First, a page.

As the Omicron surge fades into the rear-view mirror, and millions of Americans look to make up for lost time, pundits and agents throughout the country all seem to agree: travel is back. 2022 is set to be the biggest year for leisurely travel since the onset of the pandemic sent the number of travelers passing through TSA checkpoints plummeting by nearly 90% back in May of 2020. In many ways, travel has been quietly back for months, as the work-from-anywhere revolution has freed a large chunk of the global workforce from traditional office life. While many people remain apprehensive about traveling—which is certainly understandable—these so-called “digital nomads” have traded in their cubicles for lightweight laptops and publicly accessible Wi-Fi that one might find in, say, a Parisian café or a hotel lobby in Berlin. The only thing that remains to be seen is whether or not the airlines will be able to handle the pending surge.
For Californians desiring a change of scenery, but who may not have the luxury of a flexible work schedule, the good news is that your public libraries have your back. As noted recently in the San Diego Union-Tribune, “As much as libraries are known for books and reading . . . libraries demonstrate that they are hubs of free public workforce services that include advanced technology and community resources.” Here at the San Jose Public Library we offer no less than 25 different locations with free public WiFi that anyone can use. Want to get out of town? Simply checkout one of our wireless hotspots (see our FAQ’s for details). Need a space for teleconferencing or a virtual interview? Reserve a room in SJ Works at the King Library downtown—and don’t forget to grab a bite at San Pedro Market Square or catch a Shark’s game while you’re here. Looking to vacation closer to home? You can check out a free pass to a California State Park or a local museum through the library’s Discover & Go program. Not only do we have the resources to support your remote work, we have books and graphic novels for those of you looking to get away and disconnect as well.
National Travel and Tourism Week begins May 1st and runs through the 7th and there isn’t a better time to consider whether you’re up for a little sight-seeing. The annual event ushers in the official beginning of travel season in the United States with special events and regional deals designed to get you off the couch. To that end, we’ve put together a list of our favorite graphic novels and illustrated travelogues to help inspire you:
Travel Graphic Novels and Illustrated Travelogues
Ruins by Peter Kuper
This vibrant graphic novel is filled with stunning artwork and tells the story of a couple’s sabbatical year in Oaxaca, Mexico. It won an Eisner Award in 2016 for Best Graphic Album.
You & a Bike & a Road by Eleanor Davis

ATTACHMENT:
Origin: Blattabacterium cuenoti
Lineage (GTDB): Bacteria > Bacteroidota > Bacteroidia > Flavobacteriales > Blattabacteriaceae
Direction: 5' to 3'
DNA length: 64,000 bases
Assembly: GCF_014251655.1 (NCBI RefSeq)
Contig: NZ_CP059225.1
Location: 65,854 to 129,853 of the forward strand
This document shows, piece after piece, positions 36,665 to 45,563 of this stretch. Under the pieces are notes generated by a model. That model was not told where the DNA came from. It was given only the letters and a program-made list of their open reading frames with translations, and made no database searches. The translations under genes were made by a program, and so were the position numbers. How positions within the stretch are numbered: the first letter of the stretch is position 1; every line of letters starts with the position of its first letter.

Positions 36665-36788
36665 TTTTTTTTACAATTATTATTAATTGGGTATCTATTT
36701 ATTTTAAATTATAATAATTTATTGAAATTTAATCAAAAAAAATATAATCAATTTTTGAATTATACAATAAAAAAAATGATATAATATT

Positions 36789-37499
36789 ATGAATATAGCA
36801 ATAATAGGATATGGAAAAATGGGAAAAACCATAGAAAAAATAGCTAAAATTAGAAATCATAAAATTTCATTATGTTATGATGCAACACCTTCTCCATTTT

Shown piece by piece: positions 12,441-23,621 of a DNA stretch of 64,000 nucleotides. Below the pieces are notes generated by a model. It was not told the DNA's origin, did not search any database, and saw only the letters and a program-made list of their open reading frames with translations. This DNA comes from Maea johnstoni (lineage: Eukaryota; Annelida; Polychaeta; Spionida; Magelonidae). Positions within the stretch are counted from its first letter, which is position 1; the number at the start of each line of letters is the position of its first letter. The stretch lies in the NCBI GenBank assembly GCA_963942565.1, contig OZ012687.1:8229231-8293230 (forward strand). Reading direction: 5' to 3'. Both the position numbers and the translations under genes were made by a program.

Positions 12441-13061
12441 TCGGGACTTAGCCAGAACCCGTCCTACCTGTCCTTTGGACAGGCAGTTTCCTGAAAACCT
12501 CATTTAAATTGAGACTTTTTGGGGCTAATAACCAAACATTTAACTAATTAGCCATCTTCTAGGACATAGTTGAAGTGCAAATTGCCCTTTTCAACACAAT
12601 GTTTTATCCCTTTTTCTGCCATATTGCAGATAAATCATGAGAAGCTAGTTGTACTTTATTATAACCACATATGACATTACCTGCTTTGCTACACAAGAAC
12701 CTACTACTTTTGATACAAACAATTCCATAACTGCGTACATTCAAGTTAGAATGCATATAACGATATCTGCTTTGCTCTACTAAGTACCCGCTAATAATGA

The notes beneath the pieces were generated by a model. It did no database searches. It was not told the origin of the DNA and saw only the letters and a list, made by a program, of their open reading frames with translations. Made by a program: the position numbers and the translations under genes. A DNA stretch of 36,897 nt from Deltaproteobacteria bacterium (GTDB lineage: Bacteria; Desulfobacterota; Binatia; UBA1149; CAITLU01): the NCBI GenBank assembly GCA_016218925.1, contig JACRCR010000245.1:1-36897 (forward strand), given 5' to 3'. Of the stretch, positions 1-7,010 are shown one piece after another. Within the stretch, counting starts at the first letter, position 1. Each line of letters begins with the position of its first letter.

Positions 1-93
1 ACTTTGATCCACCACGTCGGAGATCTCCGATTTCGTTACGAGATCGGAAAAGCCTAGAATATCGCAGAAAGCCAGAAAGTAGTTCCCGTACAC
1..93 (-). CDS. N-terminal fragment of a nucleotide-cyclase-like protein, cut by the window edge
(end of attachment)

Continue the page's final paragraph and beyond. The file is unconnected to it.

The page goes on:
An autobiographical comic journal that chronicles the author’s epic bicycle trip across the Southern United States, from Arizona to Athens, Georgia.
Carnet De Voyage by Craig Thompson
Penned by the author of the classic graphic novel, Blankets, as he embarked upon a rigorous promotional tour, this travelogue includes sketches from France, Spain, Morocco and the Alps.
Tokyo on Foot by Florent Chavouet
Created over a 6-month period the author spent intimately exploring Tokyo, this book features beautiful illustrations of one the biggest and most culturally significant cities in the world.
Pyongyang a Journey in North Korea by Guy Delisle
While the author, Guy Delisle, has written several excellent illustrated travelogues, Pyongyang gives us a compelling view of a country and culture that Americans are rarely able to see.
The Venice Chronicles by Enrico Casarosa
Known at various times as “the City of Water” or “the City of Masks,” Pixar artist Enrico Casarosa gives us a stylistically stunning depiction of Venice through 144 expertly water-colored pages.
Daytripper by Fabio Moon
The story of an aspiring novelist repeatedly reimagining his own death as he struggles with mortality may not seem to merit a place on this list, but Fabio Moon and Gabriel Ba transport us to Brazil through their incredible illustrations, all while poetically contemplating the meaning of human life.
An Age of License by Lucy Knisley
A lovingly drawn, romantic graphic memoir that combines a love of travel with a love of food born from the author’s trip through Europe promoting a prior book.
You Can Never Find a Rickshaw When it Monsoons by Mo Willems
A compilation of illustrations beloved children’s author Mo Willems drew immortalizing every individual day of a year-long backpacking trip through more than 30 countries.
To Timbuktu by Casey Scieszka
Steven Weinberg and Casey Scieszka’s graphic memoir recollecting their meeting in a Morocco, and their first two years together out of college, spanning nine different countries.
On the Camino by Jason
This graphic memoire details the author’s 500-mile trek down the historic Camino de Santiago in Northwestern Spain to commemorate his 50th birthday.
Persepolis by Marjane Satrapi
A graphic memoir that frequently ends up on banned book lists to this day, Persepolis details the author’s childhood growing up in Iran and Austria during the Islamic Revolution and is widely considered one of the best graphic novels ever written.